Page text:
Best example is the case of priests who died in revolt at Cuncolim 1583. Two priests were killed by the Hindu mob and thrown into the village because they destroyed Hindu temples and idols a few years back. These two priests were declared saints by the Church. Later in 199os the local priest and the villagers erected a plaque in the memory of those who actually killed these priests calling them “freedom fighters” and “Martyrs”. Despite this contradictory positions, people from Goa continue to visit the feast of Concolim kept in the memory of these beatified priest and yet honor the people who killed them.
The real problem is that whenever someone points out to SFX’s atrocities during the feast time, that person is looked upon as a horrible human being who does not care about the faith of well meaning Christian people in our society. Let us ignore the past, and look at the future. Some people say that talking about SFX (in negative way) is like destroying the “secular fabric” of the state.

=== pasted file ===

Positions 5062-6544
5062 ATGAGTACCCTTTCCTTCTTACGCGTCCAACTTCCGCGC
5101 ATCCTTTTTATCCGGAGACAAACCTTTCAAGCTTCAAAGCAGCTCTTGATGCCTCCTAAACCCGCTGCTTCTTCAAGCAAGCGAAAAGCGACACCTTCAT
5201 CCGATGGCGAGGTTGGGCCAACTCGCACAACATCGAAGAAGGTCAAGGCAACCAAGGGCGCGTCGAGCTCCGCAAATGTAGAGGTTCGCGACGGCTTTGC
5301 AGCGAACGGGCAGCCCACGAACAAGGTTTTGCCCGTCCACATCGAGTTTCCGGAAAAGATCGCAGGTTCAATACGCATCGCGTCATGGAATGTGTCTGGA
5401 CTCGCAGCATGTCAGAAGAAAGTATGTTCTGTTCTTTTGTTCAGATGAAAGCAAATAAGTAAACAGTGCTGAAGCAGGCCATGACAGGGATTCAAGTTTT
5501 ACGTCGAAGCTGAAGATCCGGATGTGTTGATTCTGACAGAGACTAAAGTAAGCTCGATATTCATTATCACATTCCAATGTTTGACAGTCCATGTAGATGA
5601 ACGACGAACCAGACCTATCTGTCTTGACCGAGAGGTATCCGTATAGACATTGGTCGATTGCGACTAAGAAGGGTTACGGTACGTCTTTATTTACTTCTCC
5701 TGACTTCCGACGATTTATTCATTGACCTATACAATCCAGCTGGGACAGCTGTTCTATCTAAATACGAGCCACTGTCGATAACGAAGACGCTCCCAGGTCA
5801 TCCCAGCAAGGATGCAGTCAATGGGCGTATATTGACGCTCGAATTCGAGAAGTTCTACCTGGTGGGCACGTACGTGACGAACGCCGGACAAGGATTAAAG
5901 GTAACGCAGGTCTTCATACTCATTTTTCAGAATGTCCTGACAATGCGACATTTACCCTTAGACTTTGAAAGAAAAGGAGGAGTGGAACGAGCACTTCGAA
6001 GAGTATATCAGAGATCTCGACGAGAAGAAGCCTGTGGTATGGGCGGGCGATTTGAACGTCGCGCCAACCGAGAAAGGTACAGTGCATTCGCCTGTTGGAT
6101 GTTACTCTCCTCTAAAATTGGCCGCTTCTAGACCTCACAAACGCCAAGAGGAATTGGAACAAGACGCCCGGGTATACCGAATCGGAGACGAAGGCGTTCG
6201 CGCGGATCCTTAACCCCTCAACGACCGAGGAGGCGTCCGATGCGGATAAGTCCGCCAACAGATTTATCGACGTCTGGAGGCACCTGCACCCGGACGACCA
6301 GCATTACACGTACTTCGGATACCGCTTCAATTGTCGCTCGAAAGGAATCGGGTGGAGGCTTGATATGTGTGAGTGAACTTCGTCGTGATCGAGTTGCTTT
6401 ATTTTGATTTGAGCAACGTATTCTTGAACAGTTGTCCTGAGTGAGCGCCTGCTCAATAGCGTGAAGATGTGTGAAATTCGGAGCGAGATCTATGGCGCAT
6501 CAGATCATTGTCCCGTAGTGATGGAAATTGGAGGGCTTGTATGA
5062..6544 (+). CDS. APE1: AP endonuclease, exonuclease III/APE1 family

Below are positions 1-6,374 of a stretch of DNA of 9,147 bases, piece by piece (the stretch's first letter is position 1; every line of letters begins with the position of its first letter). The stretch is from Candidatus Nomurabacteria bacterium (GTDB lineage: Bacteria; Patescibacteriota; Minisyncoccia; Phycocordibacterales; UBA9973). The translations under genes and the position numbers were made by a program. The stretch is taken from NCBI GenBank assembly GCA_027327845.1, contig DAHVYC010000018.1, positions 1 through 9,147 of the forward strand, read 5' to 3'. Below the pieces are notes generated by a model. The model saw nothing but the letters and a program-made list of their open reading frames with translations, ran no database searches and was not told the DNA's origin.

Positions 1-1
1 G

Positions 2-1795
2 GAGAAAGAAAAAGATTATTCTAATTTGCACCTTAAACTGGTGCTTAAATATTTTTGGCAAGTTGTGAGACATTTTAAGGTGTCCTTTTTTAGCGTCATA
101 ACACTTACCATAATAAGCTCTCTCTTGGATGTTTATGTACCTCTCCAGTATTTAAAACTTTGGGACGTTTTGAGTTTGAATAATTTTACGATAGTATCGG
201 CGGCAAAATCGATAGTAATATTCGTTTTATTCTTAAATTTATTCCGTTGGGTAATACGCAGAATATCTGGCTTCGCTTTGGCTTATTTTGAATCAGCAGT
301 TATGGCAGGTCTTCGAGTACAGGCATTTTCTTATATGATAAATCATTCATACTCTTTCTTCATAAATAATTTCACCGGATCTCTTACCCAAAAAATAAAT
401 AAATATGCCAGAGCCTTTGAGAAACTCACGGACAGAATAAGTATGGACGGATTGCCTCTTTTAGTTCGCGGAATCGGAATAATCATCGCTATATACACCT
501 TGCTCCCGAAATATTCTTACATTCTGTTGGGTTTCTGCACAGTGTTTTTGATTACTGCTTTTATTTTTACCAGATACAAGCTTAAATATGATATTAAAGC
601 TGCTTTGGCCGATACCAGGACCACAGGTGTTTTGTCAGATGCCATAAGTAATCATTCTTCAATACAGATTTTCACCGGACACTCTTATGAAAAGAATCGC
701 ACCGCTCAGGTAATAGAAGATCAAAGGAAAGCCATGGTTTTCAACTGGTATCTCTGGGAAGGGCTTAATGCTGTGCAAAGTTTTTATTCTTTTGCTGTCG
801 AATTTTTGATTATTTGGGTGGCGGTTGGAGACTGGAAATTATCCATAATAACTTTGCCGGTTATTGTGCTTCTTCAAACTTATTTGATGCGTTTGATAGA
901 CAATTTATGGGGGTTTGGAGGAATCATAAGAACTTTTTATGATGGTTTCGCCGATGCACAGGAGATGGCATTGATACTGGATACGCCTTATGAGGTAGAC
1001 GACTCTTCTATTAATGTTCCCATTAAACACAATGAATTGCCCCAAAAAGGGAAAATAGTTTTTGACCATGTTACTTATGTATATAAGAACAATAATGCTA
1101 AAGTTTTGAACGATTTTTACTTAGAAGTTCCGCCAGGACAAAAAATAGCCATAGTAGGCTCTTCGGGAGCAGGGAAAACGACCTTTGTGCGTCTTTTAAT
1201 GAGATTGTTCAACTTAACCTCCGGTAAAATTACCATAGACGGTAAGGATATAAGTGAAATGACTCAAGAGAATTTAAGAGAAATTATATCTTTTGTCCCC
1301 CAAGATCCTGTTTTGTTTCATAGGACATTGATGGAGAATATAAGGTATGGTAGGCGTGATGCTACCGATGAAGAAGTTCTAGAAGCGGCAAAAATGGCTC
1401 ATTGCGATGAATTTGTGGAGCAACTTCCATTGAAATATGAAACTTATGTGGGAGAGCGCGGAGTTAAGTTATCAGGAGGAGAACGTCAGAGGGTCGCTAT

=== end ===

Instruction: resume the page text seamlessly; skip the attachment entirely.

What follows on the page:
Some people (mostly left liberal types) have found another insight into SFX’s exploits. According to them SFX was deeply hurt by the caste system and hence he was trying to bring uniformity in Hindu society by using violence against the Brahmins and love for the lower castes. This left liberal interpretation is often used for Aurangzeb and others as well. Ironically, they fail to see why using violence against even Brahmins is justified or why SFX’s own writing does not show that he understood anything about Hinduism in first place.
But are not we hurting sentiments of well meaning Christian friends around us ?
This is an interesting question. Raising facts about SFX is likely to embarrass Christians around us who probably do not think that Hindu pagans must be stoned or Hindu temples must be destroyed. But at the same time seem to have deep respect for SFX and reject his reality.